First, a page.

Editor’s Note: This column is part of a continuing series on the nature of bigotry today. Vikki Hankins lives in Orlando, runs her own self-publishing business, and is a contributor to Freeline Media Orlando.

A bigot is a person devoted to his or her own opinions and/or prejudices and does not tolerate a differing opinion; a person that is hostile to those of a different race, ethnicity, nationality, religion, spirituality, gender and sexual orientation. Bigotry even extends to the homeless, and various medical, addictive and behavior disorders.
Needless to say, attributes of bigotry still exists despite the progress of abolishing the prohibition on blacks and women being able to vote. When I walk into a store, there are times when it’s obvious that shoppers are judged according to their race or ethnicity; to see such things saddens my heart, because I am a believer in the concept that “We are all human beings.”
I grew up in a very strict spiritual environment, one where I could not do most of the things other kids my age did; I was ridiculed because of my religious practices and felt like an outcast amongst my school peers, but within my spiritual community I felt very normal. Interestingly enough, my spiritual community was primarily of the black and white race.
There was a time when I would get fighting mad at others who would belittle my previous religious beliefs and would fire back on their religion with ugly remarks. There was one incident when a lady and I literally yelled in outrage at each other about whose religion was the right one … it’s almost unbelievable that I was ever there. That is certainly not the right approach, no matter how strongly one feels about something, and I think it’s ugly to insult others because of the way they chose to live their lives.
Granted, no one wants a neighbor who listens to loud music all night, fights and causes disruptions. But things of this nature can come in any skin tone or class of people. Yes, it may appear to be more prevalent amongst the poor, but poor does not automatically mean loud and obnoxious.
I was speaking with a friend about this, and he told me about the number of times he’s seen white people move out of their neighborhoods whenever they noticed blacks moving in. Though prejudices reek in these types of actions, I also feel there’s a great deal of fear mixed in with this as well. Though I fell into a life of crime, don’t assume that all blacks are drug dealing criminals. There’s no need to run when you see one of us moving in a different neighborhood.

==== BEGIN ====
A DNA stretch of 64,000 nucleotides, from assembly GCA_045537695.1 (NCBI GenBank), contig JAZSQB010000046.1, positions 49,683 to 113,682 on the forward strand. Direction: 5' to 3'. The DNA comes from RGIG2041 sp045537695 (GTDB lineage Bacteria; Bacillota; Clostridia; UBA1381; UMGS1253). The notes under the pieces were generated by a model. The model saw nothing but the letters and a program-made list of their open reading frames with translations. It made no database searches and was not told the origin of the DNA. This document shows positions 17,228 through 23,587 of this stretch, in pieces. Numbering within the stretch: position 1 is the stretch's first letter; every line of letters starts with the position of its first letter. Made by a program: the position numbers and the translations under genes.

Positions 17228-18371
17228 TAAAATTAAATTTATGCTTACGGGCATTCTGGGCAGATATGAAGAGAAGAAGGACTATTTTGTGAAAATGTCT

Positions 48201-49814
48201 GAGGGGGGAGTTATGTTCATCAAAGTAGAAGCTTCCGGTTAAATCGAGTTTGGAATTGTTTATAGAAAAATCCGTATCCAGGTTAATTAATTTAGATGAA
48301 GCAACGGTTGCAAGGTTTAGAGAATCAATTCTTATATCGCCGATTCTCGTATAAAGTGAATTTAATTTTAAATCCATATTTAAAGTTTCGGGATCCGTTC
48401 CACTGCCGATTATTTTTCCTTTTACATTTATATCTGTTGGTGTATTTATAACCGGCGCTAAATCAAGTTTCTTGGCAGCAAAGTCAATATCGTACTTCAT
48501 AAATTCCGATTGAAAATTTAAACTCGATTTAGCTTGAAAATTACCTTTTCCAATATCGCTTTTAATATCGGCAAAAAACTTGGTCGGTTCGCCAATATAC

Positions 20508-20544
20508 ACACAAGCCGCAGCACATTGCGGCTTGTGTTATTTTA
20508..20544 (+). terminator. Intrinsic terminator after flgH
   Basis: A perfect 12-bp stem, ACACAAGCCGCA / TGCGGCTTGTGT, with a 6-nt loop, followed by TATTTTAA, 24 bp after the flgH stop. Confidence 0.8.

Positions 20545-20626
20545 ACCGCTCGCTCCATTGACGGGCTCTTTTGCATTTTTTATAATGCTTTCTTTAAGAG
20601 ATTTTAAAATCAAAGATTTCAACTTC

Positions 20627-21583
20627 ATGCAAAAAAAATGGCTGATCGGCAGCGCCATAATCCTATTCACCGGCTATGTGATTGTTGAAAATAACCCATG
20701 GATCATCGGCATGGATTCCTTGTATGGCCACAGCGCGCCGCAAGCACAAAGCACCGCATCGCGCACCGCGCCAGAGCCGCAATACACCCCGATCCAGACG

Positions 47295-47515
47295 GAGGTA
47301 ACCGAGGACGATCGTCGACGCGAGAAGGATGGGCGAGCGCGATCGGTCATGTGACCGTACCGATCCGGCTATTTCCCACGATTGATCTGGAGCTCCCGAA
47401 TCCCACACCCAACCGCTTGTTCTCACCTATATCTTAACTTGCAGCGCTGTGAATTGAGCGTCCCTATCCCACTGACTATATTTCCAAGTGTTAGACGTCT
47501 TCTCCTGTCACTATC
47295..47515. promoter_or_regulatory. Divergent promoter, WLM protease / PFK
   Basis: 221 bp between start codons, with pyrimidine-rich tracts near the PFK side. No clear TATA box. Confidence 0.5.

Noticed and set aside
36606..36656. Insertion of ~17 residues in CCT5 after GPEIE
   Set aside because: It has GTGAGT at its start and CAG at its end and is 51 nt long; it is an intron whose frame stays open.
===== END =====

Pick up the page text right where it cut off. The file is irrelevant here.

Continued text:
I have another friend that speaks fluent Spanish and frequents the Latino community. She explained to me one time how insulting it is for someone in the Latino community to be called a Mexican when in actuality they may be Columbian. Though the language sounds the same, some Latinos feel they are better than others, though they are all of Spanish descent.
No one on this earth is better than anyone else. I don’t care if you’re rich or poor, black or white; nor does anyone have the right to look down on another. If anything, those that are in positions to do so should reach out and assist the ones who are less fortunate without the judgment and bigotry.
I wish there was a way that people could show more respect to the human race. If there was just one race, one culture or one gender on this planet, it would be a very boring place to live. Being cruel to people who chose a different sexual lifestyle is not the answer, nor is trying to convert people to believe as you believe … it’s called freedom of choice.
One of the reasons I no longer classify myself with a ‘title’ when it comes to religion is because of the great wars and disagreements it causes amongst people who are supposed to be followers of God.
I feel people should be able to openly express how they feel about a matter without hate forming in their minds. Really … is that necessary? I understand how topics that involve one’s strong belief system can be very difficult to discuss with others who do not believe as you do, but I think it takes a great deal of maturity and self control to listen to others on matters of race, nationality, gender, etc. In addition, I do not feel people have to conform to another’s perspective in order to have peace amongst them. If one does not believe in same-sex marriage, state your case and do not hold hate in your heart for those who support same-sex marriage.
My history is not the cleanest, but one thing I have learned through it all is that no one is in a position to look down on the next man or woman. Nor is anyone in a position to judge …
For “Whomever is without sin, cast the first stone.”

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